Thanksgiving has breezed by and my holiday decorations are in place! I’m already looking forward to refining my interiors business with some new methods and service offerings for 2013. Actually, I’ve been pondering this for a while.
In all of my years of experience, as a full-service interior designer, I’ve been witnessing a definite shift in the design industry. It’s a bit confusing at times, I’ll admit.
There still seems to be a desire for the look of fine interiors - and with all of the information streaming on the internet - it also appears there’s a big confusion among consumers as to what it means, how to achieve it, and what to invest in it.
(Lux interiors are an investment, both in the product and the design process. The results, though, can be golden! - Chair image: Traditional Home – Drexel Heritage. Wedgewood: Jasperware Coffee Set – Graphics: Wanda S. Horton Interior Design)
During the holiday break, as I was creating these story boards for a totally different post, it hit me . . . Folks are inspired by beautiful design. They may even have aspirations to recreate the design. The transformation doesn’t actually occur; however, until an action takes place. This seems to be where many get stuck. Taking action requires confidence in the process. As a designer, the question came to mind: How can I help them become “un-stuck”?
(Mixing it up . . . A bit of high-end meets upcycling from the attic. Chair image: Linwood Fabrics. Red Cupboard: Pinterest – lined in Farrow & Ball wallpaper. Wedgewood: Jasperware Teapot – Graphics: Wanda S. Horton Interior Design)
I also thought about how there are different levels of interior design projects and the way to convey the best outcomes are when expectations are clarified and are realistic.
Full-Service Interior Design covers just about every need a client might have. It’s an investment for a long-term, completed project, down to the last candlestick or wood molding. There is more creative control in this process as the design vision is carried to reality and the designer, (aka – me), wants this room or area not only to be that of which the client will be overjoyed with the experience, but also one worthy of photographing for my portfolio. Trust me, I consider that to be a very good thing!
This type of design also provides for more of a concierge level of service. Even within the category, there is collaboration with the client and they can do some of the legwork, if agreed upon upfront. The fee is determined by the scope of the project and the time-table projected. This is a full-on commitment . . . a marriage of sorts . . . with a contract.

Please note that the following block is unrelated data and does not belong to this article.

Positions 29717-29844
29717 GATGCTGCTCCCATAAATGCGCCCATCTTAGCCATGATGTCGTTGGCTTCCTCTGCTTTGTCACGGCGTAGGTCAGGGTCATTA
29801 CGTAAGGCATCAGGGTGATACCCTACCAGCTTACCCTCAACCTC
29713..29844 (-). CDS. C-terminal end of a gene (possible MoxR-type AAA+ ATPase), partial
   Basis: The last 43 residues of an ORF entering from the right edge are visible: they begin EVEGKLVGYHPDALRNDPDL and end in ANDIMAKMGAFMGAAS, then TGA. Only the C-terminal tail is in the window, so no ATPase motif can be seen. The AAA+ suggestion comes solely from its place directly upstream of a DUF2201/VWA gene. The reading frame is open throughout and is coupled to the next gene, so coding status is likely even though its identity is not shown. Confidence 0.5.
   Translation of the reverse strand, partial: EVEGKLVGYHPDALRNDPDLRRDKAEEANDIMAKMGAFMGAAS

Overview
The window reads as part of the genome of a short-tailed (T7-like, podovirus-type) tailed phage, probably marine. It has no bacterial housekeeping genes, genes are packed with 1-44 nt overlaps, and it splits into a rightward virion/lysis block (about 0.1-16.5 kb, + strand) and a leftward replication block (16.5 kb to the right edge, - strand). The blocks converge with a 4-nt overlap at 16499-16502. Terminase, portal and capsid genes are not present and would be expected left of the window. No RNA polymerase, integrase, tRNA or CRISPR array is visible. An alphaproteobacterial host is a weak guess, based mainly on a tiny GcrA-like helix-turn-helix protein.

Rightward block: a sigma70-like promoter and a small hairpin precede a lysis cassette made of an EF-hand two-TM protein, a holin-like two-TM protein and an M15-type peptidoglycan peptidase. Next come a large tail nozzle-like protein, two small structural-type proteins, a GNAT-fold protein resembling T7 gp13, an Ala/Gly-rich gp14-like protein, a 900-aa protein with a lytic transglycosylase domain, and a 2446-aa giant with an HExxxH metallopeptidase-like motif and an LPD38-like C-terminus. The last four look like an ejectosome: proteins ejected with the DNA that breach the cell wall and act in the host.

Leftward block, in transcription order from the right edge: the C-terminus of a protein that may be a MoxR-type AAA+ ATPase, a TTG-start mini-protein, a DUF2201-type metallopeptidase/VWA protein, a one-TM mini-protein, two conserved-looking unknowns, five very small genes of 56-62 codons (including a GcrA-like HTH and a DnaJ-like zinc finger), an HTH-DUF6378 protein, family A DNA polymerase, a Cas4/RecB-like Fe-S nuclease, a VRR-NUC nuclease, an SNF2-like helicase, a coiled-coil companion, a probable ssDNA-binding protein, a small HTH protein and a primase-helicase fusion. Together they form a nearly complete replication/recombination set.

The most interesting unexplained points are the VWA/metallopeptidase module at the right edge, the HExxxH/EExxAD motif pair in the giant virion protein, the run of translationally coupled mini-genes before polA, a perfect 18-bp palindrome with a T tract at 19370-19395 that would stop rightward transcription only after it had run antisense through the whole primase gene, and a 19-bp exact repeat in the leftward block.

(Isn’t it nice to know there are options for planning your interiors? One size doesn’t have to fit all! Chairs’ image: Linwood Fabrics. Wedgewood: Jasperware Urn – Graphics: Wanda S. Horton Interior Design)
Interior Design Packages provide for specific tasks and goals to be accomplished. My personal challenge with this type of service has been that I look at an area in total. I think of all of the cause and effects so “just picking a paint color” seems as if I’m the doctor prescribing a cure without taking a patient history. For this reason, my packages go beyond, “just paint”.
I’ve been providing this in blocks of time, a little bit like a spa package, with a minimum time investment. Additional services can be secured, but if it’s heading in the direction of full-service design, it’s time to chat about the efficiency of the process. I’ve got to do some more work on refining this one!
(Workshops provide expanded knowledge and appreciation for a process. In this case, years of an acquired skill are shown by a Wedgewood craftsperson.)
Interior Design Workshops allow for a relaxed group setting and feedback, with the fee to be determined by the details, length of the workshop, and materials to be provided. For example, a two-hour time frame could be an overview of how to get started in planning for a room make-over or it could be a specific one teaching you about how to set a budget for furniture shopping and a quality guideline.
There could be some time set aside for one-on-one time or a future workshop could take the topic to more detail. You might even learn how to plan a room from scratch! This isn’t meant to be a substitute for the full-service interior design process and nor would you walk away with a design degree. :) It would allow for a bit of the veil to be pulled away from the process in order to equip you to be able to make better decisions in your design investment.
So what am I considering? Well, I’ve got some ideas percolating. Meanwhile, if you’re in the Charlotte area, I’d like to hear from you. Are you planning an interior design project in 2013? Would you consider attending a workshop to help you just get started?
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